My mother did not let us mingle with other children often. She kept us together that she might watch us with a close eye. In Los Angeles, strange acts of violence were committed on boys and girls almost every day. Parents had to exercise caution about whom they should let their sons or daughters play around. Sometimes kids could be used as a ploy to lure another to the haven of a pedophiliac. It was no telling what danger awaited the wandering child. All through the summer my mother would take my brothers and I to the park. I cannot remember any particular day where I ever saw it empty. It stayed filled with many people. At a certain hour of the day, the ice cream truck could be heard with its music box tune. When the children realized the van approaching, they immediately rushed to where it usually stopped. Kids stood in line waiting to request the kind of ice cream desired.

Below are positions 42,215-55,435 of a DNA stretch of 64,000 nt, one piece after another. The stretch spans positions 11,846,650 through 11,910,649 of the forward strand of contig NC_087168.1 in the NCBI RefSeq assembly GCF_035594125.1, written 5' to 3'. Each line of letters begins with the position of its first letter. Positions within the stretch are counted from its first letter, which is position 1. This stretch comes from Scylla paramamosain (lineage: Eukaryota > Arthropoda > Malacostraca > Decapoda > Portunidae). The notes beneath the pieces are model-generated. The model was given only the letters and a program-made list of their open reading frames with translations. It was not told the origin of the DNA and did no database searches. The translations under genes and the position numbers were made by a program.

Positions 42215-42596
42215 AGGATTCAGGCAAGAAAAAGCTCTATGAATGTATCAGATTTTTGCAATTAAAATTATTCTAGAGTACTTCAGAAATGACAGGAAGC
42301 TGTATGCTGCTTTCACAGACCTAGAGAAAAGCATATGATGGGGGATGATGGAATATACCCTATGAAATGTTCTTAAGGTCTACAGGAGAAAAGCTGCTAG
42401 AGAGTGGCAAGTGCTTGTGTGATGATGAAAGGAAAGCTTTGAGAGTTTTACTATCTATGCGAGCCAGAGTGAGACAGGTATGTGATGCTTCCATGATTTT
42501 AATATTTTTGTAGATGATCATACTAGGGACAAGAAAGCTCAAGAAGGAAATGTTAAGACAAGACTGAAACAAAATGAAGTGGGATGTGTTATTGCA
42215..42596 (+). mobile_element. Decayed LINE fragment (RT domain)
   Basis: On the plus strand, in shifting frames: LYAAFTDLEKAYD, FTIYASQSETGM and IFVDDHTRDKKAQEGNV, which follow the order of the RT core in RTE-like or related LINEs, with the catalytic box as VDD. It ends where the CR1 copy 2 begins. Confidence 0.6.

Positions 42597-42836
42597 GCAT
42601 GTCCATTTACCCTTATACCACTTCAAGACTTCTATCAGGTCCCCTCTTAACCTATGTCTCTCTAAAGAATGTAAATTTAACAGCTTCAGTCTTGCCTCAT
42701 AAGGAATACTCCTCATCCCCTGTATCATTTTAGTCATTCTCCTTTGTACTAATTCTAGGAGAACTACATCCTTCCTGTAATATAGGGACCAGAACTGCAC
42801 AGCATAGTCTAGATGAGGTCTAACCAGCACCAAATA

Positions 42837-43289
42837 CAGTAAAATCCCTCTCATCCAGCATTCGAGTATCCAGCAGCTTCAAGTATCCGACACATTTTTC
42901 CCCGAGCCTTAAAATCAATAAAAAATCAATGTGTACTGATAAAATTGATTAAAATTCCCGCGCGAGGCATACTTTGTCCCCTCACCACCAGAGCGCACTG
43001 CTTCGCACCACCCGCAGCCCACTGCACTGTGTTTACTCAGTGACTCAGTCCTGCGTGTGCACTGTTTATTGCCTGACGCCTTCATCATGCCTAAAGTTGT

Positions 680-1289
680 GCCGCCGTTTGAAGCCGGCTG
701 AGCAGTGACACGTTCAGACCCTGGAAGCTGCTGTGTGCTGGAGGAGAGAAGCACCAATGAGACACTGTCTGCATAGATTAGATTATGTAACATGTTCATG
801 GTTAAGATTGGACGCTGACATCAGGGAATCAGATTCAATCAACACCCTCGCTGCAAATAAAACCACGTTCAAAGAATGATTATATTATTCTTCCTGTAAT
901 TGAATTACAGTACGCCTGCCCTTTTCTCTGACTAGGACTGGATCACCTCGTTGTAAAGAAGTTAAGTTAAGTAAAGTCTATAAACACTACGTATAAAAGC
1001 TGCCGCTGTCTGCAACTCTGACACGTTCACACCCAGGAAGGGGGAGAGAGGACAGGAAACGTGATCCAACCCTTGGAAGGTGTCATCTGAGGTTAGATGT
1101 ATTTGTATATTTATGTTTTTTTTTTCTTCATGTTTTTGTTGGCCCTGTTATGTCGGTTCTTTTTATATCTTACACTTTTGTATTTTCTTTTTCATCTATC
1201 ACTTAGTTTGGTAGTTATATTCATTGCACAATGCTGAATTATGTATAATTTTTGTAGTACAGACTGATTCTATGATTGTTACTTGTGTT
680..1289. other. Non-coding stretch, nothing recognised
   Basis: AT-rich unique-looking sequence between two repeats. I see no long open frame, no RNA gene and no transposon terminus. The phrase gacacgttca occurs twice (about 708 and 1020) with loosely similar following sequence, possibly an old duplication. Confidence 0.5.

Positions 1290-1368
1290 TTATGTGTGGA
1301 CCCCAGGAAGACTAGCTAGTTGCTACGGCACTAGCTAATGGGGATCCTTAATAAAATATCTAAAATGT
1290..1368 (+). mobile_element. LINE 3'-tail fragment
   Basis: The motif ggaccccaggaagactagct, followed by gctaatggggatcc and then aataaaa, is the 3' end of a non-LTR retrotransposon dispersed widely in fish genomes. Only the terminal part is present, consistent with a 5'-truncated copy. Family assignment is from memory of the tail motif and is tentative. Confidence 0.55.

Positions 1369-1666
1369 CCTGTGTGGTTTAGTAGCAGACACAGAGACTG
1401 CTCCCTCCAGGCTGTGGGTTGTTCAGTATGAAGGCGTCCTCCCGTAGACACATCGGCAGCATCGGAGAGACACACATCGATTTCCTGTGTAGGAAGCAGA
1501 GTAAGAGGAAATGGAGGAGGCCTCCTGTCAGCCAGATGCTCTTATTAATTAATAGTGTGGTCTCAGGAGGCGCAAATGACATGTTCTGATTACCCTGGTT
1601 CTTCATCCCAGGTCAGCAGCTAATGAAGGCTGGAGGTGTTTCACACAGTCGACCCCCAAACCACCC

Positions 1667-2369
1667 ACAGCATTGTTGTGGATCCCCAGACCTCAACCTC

Parents’ gave their children money to buy sweet treats. It was not infrequent that mothers and fathers provided extra change to purchase for their own indulgence. As the day began to decline our mother would call my brothers and I to her side. She decided to walk to the Hughes Grocery Store. It was located not far distant from the park. There, she purchased those ingredients used later for evening supper. It was around two hours prior to nightfall when we started our walk back to Coldwater Canyon Apartment. My siblings and I were quiet, thoroughly exhausted from play. I recall how the sun hung close to the earth. It appeared like a flaming ball grafted in a burning sky. I viewed the world from a child’s eyes then. Everything around me appeared much larger than at the present. There were constant changes taking place in my life. Through a myriad of experiences I would discover my self-essence.